Starnge no-start behavior

BTW, this is not a battery or a starter problem, as the engine does cranks beautiful. This afternoon I was taking my 1994 XJS, 4.0L straight six to the smog check shop. After driving about three blocks I realized that I forgot to bring along the registration paperwork. I made a U turn and drove back home. I parked the car on the driveway and left it running for about a couple of minutes to go get the paperwork. Up to this point there was absolutely nothing wrong or strange with the way the engine runs. After two minutes I came out of the front door and realized that the engine had stopped running, although the ignition was still ON. Turned the ignition OFF and then I tried to start the engine again. Well, it did crank but it wouldn’t start. I tried it many times, but it just wouldn’t start. I tried to start it again some three hours later with a cooler engine, but the car just simply will not start. I have no idea why the engine stopped by itself when I left it running. I have no idea what may have happened with the engine. NOTE: Before I came back to the house for the paperwork, I did stop somewhere else for a couple of minutes but the engine continued to run just fine with no problem. What has, then, gone wrong? This engine runs like a brand new XJS, sharp and powerful.

My head was not clear this afternoon. I’ll do some troubleshooting in the morning, but if somebody here has a good tip it will be much appreciated. I’ll post this on the XJ40 forum, as well.
Thank you!

Few things to check with AJ16, slightly less than with V12 fortunately. Starting from the simple ones:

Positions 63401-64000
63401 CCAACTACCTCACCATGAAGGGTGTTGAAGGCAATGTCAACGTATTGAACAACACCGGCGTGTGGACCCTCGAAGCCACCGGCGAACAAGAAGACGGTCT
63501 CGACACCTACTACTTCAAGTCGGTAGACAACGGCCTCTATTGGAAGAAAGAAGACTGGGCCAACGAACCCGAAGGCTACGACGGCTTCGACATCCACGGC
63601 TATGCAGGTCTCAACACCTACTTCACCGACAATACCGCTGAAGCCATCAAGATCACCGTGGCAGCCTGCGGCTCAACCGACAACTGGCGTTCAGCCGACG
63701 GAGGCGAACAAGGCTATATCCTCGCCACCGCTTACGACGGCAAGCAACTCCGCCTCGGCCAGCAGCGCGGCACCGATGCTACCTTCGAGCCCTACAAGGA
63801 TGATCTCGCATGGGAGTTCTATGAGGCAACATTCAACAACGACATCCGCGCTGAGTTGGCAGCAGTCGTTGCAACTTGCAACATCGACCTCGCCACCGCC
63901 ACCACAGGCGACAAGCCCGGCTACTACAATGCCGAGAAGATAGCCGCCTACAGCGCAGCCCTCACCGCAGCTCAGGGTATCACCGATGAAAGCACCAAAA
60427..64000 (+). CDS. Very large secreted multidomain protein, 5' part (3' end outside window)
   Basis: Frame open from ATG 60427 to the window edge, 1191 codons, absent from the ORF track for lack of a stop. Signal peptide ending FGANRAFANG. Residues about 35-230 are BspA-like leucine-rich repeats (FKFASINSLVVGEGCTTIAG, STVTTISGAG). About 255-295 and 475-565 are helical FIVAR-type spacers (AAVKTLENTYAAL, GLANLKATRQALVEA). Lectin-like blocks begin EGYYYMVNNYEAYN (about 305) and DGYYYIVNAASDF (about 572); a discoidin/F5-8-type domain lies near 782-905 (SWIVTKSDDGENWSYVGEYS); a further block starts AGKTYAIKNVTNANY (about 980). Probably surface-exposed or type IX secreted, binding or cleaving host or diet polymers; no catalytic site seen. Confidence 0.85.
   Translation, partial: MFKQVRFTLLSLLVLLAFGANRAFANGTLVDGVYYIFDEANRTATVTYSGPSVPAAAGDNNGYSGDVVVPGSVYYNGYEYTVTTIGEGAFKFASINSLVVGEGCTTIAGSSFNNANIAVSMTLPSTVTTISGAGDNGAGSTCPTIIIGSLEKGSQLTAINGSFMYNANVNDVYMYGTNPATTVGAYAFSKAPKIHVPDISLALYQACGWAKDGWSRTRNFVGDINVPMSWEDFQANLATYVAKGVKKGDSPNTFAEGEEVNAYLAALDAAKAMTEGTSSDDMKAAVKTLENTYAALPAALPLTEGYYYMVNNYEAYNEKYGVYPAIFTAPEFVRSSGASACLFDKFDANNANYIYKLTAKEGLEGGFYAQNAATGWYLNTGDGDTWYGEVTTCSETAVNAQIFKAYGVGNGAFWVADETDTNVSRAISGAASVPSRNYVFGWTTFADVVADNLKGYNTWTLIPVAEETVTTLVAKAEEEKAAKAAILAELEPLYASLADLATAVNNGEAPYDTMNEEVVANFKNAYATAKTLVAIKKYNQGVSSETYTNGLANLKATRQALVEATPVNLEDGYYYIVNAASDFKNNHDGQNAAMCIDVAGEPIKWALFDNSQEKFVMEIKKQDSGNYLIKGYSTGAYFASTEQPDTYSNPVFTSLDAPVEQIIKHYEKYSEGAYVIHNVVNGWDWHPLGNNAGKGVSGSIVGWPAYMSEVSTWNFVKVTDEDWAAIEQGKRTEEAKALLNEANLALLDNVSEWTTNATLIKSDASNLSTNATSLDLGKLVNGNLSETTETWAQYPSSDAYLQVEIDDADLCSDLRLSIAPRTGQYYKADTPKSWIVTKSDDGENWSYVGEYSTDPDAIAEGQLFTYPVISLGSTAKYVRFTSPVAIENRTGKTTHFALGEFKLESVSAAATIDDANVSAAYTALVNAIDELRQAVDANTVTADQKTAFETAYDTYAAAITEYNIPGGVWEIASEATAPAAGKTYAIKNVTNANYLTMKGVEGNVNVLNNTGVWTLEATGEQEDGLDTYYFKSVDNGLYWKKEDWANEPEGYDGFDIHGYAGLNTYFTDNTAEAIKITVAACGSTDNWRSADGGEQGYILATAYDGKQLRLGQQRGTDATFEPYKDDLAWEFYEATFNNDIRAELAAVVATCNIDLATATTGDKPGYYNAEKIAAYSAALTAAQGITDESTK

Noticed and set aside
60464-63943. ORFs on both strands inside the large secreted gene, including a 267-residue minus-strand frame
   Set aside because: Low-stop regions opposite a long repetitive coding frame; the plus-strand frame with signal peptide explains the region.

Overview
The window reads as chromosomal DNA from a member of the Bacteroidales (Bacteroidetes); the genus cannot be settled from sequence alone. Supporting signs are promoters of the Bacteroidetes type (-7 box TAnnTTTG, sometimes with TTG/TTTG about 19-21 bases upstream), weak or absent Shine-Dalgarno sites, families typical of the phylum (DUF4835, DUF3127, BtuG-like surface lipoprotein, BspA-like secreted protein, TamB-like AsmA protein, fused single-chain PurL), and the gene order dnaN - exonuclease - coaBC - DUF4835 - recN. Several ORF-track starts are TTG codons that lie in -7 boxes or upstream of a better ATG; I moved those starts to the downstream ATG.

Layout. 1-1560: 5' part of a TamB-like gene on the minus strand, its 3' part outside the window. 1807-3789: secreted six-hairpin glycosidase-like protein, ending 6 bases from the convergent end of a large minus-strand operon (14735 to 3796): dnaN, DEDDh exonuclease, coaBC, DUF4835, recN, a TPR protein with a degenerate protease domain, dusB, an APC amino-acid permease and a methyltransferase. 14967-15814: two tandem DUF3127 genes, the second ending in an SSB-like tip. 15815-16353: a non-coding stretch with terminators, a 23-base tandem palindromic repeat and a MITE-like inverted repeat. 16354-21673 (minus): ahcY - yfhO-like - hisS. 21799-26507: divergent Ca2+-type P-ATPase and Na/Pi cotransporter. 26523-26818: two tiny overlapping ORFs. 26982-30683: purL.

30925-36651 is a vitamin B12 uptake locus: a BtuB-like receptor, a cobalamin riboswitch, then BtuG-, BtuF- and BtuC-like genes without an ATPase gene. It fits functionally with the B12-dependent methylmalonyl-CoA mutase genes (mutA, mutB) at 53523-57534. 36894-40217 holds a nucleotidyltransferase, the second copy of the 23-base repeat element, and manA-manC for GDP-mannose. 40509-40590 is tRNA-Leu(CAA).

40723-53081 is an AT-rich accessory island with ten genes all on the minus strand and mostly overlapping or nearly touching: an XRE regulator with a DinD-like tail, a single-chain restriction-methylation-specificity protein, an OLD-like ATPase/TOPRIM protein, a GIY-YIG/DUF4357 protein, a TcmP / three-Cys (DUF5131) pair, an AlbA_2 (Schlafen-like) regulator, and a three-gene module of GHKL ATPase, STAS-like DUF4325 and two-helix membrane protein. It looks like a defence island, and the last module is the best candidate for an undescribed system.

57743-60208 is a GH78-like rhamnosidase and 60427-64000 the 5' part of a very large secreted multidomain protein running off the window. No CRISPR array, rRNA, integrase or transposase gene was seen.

1. Have you got fuel? Real fuel, not the one shown on the gauge
  2. How long have you tried to crank the engine? 5 seconds? 10 seconds?
  3. Have you tried to operate the accelerator pedal (press it down half-way) while cranking?
    4.It is easier to fill in your profile than giving this answer all the time: have you got automatic transmission?
  4. Can you hear the fuel pump on ignition on (priming)
  5. When was the last time you’ve changed the fuel filter?
  6. Have you got alarm installed? Regardless of the condition
  7. Do you know how to check coil pack
  8. Do you know how to check CPS
  9. Do you know how to check engine temp sensor
  10. Have you got any errors displayed?
  11. Have you done a y recent repairs in the area of the alternator?
  12. Have you check the engine oil level on the dipstick?
  13. Have you tried to run the engine in limp mode?(disconnect MAF with ignition off)

See is tach is showing approximately 200 rpm while cranking, quick CPS check.

Well, ignition issues here are now immaterial because the electronic fuel pressure gauge on my A-pillar and the mechanical fuel pressure gauge on my fuel rail are both telling me that, while cranking, both needles erratically move to about 2 to 3 PSI at best. So, unless it is a funny fuel pump relay failure mode, what we’re dealing with is the worst case scenario, i.e. a defective fuel pump, why? well because it is my understanding that the fuel tank has to come out in order to remove the fuel pump, right? Why couldn’t it be something a little easier, unless the fuel filter all of a sudden became plugged up?

This is the same response that I posted on the XJ40 section because the engines are so similar, although I wouldn’t know if the fuel pump on the XJ40 is, too, inside the fuel tank?